Now, months later, the app has been rolled out for Pixel phone users in the US.
Moreover, Google claims that the app won't always work with 100% accuracy, and it will continue to develop the app as it gets more feedback from users. The app was designed for the visually challenged people and was based on Google's machine learning algorithms.
Apart from identifying the objects through the AI technology, the app is also capable enough to read the text, labels, scan barcodes and much more.
The developers were working hard to improve the functionality and the overall user interface of this app since it was announced last year during the I/O conference last year.More news: Woman Adds 9 Trillion Digits to Pi
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Google's Lookout app comes in three modes: Explore, Shopping, and Quick read.
Lookout is created with similar technology previously used in Google Lens.
Although it will only work on Pixel devices in the United States at the moment Google are hoping to bring it to more devices, countries and platforms soon. Once the app is opened, users just need to keep the phone pointed forward - Lookout will then describe the environment out loud for the user to hear.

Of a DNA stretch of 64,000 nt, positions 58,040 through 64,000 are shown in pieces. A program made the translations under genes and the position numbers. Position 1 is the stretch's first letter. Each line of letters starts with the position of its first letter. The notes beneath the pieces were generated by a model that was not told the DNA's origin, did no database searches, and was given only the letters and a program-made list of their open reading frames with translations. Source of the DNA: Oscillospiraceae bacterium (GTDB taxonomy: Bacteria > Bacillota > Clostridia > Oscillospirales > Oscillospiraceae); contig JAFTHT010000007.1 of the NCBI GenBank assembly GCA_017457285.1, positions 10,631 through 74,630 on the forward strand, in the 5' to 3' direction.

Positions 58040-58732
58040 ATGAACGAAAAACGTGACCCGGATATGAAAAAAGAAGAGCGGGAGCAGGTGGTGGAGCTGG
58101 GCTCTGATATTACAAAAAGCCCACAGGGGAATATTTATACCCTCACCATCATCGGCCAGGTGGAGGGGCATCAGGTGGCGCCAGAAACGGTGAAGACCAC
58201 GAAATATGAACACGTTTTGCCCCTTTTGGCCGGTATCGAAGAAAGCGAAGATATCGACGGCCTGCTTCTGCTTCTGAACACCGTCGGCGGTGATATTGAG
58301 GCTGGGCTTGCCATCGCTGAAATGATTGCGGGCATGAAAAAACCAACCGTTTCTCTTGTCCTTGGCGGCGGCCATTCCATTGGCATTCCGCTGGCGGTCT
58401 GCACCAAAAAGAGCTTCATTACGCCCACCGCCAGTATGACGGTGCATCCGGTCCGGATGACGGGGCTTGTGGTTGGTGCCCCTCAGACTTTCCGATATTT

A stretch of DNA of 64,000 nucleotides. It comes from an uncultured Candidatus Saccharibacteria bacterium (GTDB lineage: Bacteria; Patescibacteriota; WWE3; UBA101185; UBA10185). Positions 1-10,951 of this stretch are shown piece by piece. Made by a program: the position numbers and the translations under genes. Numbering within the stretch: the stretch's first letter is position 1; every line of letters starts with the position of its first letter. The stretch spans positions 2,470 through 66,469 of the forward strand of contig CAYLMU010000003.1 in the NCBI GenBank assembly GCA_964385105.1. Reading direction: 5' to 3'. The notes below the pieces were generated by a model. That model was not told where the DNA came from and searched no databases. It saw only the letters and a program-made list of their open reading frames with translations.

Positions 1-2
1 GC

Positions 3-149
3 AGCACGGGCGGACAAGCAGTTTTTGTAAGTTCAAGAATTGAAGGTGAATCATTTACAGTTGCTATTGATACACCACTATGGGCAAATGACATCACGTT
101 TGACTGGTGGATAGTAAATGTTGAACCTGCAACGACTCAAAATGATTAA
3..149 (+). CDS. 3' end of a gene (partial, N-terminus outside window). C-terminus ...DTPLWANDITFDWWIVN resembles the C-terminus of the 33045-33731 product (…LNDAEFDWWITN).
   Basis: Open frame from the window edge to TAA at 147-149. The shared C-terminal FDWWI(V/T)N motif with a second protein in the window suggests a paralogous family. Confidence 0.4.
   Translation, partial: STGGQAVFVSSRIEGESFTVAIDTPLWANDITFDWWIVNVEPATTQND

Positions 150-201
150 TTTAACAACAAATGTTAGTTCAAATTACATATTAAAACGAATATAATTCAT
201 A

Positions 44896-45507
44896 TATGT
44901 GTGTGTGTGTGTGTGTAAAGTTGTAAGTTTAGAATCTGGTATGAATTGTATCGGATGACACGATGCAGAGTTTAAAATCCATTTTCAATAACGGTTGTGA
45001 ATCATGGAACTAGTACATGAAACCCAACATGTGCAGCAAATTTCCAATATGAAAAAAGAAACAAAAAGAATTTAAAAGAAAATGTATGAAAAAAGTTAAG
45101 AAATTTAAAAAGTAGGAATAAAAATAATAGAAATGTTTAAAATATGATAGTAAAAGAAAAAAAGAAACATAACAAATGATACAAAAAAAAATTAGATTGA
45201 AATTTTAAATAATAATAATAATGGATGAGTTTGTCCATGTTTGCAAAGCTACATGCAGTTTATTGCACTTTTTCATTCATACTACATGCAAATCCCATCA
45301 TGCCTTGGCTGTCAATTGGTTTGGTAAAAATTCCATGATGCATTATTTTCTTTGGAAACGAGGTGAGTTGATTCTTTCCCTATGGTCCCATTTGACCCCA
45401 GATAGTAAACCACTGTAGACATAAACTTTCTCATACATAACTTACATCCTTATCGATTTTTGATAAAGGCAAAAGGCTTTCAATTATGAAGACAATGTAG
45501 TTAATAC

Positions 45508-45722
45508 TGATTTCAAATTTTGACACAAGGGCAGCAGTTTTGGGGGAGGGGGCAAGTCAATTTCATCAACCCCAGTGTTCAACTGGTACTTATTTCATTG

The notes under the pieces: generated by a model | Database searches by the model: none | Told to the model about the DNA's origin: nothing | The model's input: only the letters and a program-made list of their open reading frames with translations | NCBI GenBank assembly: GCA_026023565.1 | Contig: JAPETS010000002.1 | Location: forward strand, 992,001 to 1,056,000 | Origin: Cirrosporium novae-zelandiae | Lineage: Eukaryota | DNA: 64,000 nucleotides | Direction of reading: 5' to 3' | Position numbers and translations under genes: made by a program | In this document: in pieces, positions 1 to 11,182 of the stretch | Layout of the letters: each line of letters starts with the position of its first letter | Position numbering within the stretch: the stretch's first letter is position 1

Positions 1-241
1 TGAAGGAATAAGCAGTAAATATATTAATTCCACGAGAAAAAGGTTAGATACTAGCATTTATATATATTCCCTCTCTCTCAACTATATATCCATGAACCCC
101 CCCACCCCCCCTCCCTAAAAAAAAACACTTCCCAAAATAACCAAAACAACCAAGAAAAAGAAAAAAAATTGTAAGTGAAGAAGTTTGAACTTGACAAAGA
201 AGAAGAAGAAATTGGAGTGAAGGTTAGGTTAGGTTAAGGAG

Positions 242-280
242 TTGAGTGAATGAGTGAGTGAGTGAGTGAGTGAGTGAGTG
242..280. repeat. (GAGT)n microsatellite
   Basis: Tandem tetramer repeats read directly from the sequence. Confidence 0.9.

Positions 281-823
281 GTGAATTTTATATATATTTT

Judging by today's Google logo (spells "Google" in Braille), the company is either (a) celebrating Louis Braille's birthday (he was born on January 4, 1809), (b) about to engage in some new accessibility initiative, or (c) both. The app is well done from the start: when you launch it, it starts by asking you which mode you want to use, so as not to cumber you with navigating menus. Also, if you like our efforts, consider sharing this story with your friends, this will encourage us to bring more exciting updates for you.